Canadian Forest Service Publications

Reconciling global-model estimates and country reporting of anthropogenic forest CO2 sinks. 2018. Nature Climate Change, 8, pp.914–920.

Year: 2018

Available from: Pacific Forestry Centre

Catalog ID: 39355

Language: English

CFS Availability: PDF (request by e-mail)

Available from the Journal's Web site.
DOI: 10.1038/s41558-018-0283-x

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Abstract

Achieving the long-term temperature goal of the Paris Agreement requires forest-based mitigation. Collective progress towards this goal will be assessed by the Paris Agreement’s Global stocktake. At present, there is a discrepancy of about 4 GtCO2 yr−1 in global anthropogenic net land-use emissions between global models (reflected in IPCC assessment reports) and aggregated national GHG inventories (under the UNFCCC). We show that a substantial part of this discrepancy (about 3.2 GtCO2 yr−1) can be explained by conceptual differences in anthropogenic forest sink estimation, related to the representation of environmental change impacts and the areas considered as managed. For a more credible tracking of collective progress under the Global stocktake, these conceptual differences between models and inventories need to be reconciled. We implement a new method of disaggregation of global land model results that allows greater comparability with GHG inventories. This provides a deeper understanding of model–inventory differences, allowing more transparent analysis of forest-based mitigation and facilitating a more accurate Global stocktake.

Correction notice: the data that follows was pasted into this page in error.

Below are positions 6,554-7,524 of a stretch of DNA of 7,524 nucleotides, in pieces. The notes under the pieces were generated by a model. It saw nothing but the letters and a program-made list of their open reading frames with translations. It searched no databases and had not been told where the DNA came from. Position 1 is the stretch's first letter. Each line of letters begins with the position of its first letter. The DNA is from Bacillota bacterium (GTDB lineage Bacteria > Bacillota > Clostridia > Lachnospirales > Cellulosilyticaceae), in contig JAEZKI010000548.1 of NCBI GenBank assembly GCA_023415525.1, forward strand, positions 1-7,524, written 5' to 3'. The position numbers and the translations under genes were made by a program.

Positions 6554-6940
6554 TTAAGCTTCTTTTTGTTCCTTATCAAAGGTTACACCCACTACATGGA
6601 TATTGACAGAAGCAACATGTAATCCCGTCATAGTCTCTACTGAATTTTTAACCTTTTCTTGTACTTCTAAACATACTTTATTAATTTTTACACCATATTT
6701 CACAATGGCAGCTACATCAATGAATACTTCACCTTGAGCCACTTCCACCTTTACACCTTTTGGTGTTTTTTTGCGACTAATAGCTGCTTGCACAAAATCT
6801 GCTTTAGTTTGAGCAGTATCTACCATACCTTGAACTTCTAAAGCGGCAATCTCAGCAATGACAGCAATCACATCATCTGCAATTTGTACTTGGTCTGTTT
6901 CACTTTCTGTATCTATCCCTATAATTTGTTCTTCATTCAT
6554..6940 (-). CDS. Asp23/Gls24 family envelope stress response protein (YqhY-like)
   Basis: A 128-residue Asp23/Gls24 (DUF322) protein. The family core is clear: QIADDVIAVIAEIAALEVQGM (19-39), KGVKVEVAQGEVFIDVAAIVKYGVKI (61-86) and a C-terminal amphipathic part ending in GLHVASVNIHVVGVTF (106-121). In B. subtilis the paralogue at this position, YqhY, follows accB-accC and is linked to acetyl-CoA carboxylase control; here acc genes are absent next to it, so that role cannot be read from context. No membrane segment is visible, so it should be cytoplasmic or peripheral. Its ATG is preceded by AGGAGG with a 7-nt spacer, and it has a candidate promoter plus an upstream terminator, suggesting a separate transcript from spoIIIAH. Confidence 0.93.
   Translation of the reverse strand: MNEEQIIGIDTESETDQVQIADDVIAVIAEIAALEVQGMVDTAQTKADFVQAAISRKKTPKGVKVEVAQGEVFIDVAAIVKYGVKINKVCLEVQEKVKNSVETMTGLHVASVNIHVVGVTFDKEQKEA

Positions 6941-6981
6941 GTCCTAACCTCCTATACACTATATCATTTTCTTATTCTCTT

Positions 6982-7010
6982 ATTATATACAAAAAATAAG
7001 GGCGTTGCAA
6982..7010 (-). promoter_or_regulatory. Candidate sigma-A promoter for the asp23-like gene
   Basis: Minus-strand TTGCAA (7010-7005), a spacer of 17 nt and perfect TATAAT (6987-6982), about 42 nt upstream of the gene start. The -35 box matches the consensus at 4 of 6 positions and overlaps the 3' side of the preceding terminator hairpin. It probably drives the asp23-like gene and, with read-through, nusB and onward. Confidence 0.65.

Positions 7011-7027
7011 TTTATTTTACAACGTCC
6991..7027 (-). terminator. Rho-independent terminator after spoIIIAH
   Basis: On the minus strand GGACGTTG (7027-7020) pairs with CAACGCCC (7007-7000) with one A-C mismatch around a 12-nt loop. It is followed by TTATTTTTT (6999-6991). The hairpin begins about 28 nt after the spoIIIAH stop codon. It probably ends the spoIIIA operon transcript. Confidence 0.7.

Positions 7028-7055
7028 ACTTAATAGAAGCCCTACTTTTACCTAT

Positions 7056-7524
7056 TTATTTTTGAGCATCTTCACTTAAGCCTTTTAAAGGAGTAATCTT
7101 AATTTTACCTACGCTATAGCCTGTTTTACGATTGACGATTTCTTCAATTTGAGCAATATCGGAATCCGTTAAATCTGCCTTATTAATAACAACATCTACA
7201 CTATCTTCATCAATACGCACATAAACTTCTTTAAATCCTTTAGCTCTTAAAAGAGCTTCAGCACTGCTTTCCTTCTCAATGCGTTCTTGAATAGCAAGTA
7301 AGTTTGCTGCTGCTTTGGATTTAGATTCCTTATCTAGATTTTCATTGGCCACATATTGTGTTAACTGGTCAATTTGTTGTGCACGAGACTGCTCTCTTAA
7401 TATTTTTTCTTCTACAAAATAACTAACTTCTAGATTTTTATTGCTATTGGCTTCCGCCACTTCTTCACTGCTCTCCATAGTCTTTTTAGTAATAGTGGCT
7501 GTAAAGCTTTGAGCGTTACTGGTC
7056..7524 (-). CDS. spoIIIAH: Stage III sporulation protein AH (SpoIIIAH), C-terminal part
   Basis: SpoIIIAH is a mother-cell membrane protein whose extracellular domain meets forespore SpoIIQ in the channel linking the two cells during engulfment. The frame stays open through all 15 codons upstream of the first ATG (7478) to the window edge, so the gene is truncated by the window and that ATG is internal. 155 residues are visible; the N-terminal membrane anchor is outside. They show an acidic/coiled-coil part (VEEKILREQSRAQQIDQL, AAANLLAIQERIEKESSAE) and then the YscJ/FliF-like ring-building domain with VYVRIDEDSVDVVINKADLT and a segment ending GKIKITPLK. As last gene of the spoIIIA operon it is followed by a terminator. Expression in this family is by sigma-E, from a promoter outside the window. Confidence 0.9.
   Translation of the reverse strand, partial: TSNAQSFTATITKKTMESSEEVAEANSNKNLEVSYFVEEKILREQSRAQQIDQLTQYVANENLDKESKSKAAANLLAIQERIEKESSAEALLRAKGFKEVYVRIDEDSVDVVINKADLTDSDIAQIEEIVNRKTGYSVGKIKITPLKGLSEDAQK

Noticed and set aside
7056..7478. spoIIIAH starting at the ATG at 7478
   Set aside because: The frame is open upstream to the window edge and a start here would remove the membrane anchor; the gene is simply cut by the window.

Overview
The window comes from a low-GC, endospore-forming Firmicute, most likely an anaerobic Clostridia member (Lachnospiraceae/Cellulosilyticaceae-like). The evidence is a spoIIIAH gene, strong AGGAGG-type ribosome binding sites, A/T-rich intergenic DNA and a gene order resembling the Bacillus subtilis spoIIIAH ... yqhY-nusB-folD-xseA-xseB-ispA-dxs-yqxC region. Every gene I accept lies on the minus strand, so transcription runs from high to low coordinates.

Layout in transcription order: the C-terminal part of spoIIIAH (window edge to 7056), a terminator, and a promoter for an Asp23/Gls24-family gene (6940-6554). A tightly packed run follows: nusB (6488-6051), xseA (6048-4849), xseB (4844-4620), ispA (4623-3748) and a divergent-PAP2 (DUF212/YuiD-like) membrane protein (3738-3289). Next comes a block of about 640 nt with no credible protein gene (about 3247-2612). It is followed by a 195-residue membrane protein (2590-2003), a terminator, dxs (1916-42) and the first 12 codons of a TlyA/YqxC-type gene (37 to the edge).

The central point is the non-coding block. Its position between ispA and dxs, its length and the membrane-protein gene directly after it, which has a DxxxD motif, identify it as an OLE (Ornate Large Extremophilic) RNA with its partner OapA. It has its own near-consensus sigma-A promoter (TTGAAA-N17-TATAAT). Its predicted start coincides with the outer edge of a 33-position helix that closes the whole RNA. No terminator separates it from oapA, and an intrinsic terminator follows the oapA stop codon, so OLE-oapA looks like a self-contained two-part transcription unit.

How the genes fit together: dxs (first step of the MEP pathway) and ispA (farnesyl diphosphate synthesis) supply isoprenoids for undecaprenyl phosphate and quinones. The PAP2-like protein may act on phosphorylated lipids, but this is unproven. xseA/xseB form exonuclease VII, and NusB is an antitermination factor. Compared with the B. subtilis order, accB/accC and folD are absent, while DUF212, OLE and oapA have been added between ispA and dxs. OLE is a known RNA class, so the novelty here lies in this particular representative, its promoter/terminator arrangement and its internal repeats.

Supplementary Information

Plain Language Summary

In 2023, the UNFCCC Global Stocktake will assess collective progress towards reducing greenhouse gas concentrations in the global atmosphere. This paper examines the reasons for a ~4 billion ton carbon dioxide equivalent (CO2e) per year difference in the scientific (IPCC) estimates of land sector contributions to the global carbon budget and land sector estimates obtained from National Greenhouse Gas Inventories. The reasons for this discrepancy are explained, the contributions from the different conceptual approaches to managed lands are estimated, and suggestions for reconciling the differences are provided. The paper shows that a substantial part of this discrepancy (about 3.2 GtCO2 yr−1) can be explained by conceptual differences in anthropogenic forest sink estimation, related to the representation of environmental change impacts and the areas considered as managed. For a more credible tracking of collective progress under the Global Stocktake, these conceptual differences between models and greenhouse gas inventories need to be reconciled. The study implements a new method of disaggregation of global land model results that allows greater comparability with greenhouse gas inventories. This provides a deeper understanding of model–inventory differences, allowing more transparent analysis of forest-based mitigation and facilitating a more accurate Global Stocktake.

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